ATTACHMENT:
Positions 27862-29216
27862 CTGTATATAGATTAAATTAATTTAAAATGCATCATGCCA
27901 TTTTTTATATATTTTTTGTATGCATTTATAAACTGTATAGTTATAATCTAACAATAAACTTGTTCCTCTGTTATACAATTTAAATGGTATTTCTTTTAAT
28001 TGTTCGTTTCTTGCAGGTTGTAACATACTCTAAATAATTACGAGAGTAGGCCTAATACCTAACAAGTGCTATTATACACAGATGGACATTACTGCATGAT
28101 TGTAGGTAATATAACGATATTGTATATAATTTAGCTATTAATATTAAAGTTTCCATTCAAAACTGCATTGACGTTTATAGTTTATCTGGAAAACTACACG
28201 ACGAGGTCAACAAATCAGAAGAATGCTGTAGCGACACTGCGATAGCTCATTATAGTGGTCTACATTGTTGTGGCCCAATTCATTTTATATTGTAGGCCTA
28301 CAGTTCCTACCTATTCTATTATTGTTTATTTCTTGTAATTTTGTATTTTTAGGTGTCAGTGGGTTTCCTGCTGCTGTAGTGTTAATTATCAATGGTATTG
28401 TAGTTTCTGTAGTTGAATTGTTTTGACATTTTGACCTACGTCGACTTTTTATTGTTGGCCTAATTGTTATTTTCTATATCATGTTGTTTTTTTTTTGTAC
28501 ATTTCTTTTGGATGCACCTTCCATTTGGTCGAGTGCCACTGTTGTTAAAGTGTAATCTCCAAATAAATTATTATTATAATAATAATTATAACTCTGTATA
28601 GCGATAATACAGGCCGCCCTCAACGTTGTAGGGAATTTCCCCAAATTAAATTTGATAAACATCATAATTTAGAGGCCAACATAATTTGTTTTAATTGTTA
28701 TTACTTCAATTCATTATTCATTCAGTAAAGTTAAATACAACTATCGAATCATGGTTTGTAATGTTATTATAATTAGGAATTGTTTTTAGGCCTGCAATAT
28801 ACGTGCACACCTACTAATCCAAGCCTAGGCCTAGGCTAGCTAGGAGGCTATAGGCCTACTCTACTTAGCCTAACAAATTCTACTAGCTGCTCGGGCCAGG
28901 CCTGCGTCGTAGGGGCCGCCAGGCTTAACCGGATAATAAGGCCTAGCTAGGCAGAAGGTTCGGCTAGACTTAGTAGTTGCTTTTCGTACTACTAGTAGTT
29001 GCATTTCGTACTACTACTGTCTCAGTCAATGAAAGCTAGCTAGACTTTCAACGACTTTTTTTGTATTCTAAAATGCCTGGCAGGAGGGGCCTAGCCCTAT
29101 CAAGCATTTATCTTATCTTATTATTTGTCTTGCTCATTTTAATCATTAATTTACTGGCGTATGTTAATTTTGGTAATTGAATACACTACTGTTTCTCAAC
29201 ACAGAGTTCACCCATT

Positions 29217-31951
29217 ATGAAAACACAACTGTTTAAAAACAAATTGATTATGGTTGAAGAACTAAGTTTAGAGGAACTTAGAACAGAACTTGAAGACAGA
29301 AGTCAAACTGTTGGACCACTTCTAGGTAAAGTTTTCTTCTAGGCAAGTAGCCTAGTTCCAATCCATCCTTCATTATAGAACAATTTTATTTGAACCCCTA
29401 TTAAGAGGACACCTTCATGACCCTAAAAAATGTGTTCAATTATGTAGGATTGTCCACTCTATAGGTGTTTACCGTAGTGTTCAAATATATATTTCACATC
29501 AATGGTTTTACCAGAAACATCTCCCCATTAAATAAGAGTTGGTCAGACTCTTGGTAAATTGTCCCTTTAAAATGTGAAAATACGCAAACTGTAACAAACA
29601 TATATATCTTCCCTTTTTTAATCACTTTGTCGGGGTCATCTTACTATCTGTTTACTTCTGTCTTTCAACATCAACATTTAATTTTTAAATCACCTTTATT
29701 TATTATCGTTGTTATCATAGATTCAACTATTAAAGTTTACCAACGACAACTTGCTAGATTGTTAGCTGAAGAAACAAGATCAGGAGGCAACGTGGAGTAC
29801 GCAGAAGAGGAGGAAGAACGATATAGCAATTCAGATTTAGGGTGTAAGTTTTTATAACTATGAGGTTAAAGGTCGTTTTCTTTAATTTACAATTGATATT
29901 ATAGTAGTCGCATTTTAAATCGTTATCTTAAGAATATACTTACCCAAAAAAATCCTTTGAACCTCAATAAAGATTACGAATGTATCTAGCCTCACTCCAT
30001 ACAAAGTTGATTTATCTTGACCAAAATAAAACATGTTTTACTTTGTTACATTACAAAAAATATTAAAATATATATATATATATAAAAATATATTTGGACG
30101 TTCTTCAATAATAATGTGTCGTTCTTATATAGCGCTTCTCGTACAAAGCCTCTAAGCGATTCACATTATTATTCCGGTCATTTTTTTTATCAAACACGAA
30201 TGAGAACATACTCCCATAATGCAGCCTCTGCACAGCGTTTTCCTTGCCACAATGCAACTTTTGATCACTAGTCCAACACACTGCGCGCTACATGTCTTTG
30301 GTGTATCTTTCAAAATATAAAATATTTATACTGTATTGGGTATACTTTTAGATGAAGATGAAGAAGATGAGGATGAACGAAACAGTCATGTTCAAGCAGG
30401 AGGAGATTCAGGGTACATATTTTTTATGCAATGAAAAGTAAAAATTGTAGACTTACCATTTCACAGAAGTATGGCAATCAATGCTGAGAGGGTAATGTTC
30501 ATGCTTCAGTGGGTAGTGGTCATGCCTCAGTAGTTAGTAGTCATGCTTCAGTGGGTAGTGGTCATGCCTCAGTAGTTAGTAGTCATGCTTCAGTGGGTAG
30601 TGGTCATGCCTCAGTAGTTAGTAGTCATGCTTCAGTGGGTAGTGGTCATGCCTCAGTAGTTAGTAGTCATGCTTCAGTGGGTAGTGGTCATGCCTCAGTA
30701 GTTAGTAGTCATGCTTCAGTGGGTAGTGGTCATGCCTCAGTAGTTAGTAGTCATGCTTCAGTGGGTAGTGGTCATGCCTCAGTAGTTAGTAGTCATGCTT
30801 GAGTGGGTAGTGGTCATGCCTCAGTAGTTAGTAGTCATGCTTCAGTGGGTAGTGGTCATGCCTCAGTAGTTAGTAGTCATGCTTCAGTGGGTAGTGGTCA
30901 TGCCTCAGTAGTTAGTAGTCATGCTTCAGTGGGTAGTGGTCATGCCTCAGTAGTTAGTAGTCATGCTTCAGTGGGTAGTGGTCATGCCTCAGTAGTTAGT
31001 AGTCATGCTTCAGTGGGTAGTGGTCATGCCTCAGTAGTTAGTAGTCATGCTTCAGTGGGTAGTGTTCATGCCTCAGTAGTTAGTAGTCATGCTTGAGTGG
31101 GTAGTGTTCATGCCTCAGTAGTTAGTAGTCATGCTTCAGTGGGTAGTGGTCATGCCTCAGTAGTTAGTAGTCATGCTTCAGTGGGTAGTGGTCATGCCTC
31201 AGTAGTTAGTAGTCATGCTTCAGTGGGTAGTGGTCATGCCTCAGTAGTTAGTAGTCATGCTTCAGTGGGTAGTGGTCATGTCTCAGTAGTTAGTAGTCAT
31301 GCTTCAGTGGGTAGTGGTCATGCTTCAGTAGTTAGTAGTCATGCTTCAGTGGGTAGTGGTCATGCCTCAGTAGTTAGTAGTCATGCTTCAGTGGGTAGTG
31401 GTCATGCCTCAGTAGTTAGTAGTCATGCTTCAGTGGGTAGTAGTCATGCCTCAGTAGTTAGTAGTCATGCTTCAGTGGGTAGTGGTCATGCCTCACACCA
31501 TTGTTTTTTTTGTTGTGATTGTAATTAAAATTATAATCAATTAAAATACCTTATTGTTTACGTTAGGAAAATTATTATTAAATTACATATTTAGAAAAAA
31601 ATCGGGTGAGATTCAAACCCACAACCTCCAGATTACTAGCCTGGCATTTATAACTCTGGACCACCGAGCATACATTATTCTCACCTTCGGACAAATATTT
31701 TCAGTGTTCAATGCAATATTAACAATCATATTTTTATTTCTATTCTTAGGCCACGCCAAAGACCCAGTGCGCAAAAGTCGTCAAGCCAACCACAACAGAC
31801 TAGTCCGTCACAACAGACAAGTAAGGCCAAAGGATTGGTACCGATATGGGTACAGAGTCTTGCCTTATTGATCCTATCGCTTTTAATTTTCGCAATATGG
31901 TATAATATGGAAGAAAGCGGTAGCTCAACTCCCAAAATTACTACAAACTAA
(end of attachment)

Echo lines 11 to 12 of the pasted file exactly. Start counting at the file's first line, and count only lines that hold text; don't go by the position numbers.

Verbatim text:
28701 TTACTTCAATTCATTATTCATTCAGTAAAGTTAAATACAACTATCGAATCATGGTTTGTAATGTTATTATAATTAGGAATTGTTTTTAGGCCTGCAATAT
28801 ACGTGCACACCTACTAATCCAAGCCTAGGCCTAGGCTAGCTAGGAGGCTATAGGCCTACTCTACTTAGCCTAACAAATTCTACTAGCTGCTCGGGCCAGG